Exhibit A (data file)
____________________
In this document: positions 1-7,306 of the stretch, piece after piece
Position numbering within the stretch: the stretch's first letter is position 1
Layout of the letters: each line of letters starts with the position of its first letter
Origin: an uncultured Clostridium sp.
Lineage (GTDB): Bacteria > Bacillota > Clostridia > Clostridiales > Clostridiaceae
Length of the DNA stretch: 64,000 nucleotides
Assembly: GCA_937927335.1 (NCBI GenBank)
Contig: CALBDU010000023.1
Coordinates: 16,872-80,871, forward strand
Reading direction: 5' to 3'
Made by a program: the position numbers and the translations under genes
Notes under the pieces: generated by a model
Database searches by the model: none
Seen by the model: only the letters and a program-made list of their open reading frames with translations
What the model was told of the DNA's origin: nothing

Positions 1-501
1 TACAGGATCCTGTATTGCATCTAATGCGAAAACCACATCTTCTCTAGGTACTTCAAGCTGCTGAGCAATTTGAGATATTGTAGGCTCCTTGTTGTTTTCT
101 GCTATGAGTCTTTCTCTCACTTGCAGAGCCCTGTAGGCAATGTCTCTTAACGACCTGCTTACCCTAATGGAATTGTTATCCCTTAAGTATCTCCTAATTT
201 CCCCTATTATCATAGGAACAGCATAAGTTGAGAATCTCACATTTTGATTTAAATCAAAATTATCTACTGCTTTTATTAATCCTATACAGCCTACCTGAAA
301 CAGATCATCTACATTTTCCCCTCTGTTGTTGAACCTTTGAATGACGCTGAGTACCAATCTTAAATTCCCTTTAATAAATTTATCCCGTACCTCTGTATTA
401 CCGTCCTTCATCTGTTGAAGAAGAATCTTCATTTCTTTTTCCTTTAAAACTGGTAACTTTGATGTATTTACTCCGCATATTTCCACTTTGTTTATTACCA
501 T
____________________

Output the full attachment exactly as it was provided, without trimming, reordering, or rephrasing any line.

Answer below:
In this document: positions 1-7,306 of the stretch, piece after piece
Position numbering within the stretch: the stretch's first letter is position 1
Layout of the letters: each line of letters starts with the position of its first letter
Origin: an uncultured Clostridium sp.
Lineage (GTDB): Bacteria > Bacillota > Clostridia > Clostridiales > Clostridiaceae
Length of the DNA stretch: 64,000 nucleotides
Assembly: GCA_937927335.1 (NCBI GenBank)
Contig: CALBDU010000023.1
Coordinates: 16,872-80,871, forward strand
Reading direction: 5' to 3'
Made by a program: the position numbers and the translations under genes
Notes under the pieces: generated by a model
Database searches by the model: none
Seen by the model: only the letters and a program-made list of their open reading frames with translations
What the model was told of the DNA's origin: nothing

Positions 1-501
1 TACAGGATCCTGTATTGCATCTAATGCGAAAACCACATCTTCTCTAGGTACTTCAAGCTGCTGAGCAATTTGAGATATTGTAGGCTCCTTGTTGTTTTCT
101 GCTATGAGTCTTTCTCTCACTTGCAGAGCCCTGTAGGCAATGTCTCTTAACGACCTGCTTACCCTAATGGAATTGTTATCCCTTAAGTATCTCCTAATTT
201 CCCCTATTATCATAGGAACAGCATAAGTTGAGAATCTCACATTTTGATTTAAATCAAAATTATCTACTGCTTTTATTAATCCTATACAGCCTACCTGAAA
301 CAGATCATCTACATTTTCCCCTCTGTTGTTGAACCTTTGAATGACGCTGAGTACCAATCTTAAATTCCCTTTAATAAATTTATCCCGTACCTCTGTATTA
401 CCGTCCTTCATCTGTTGAAGAAGAATCTTCATTTCTTTTTCCTTTAAAACTGGTAACTTTGATGTATTTACTCCGCATATTTCCACTTTGTTTATTACCA
501 T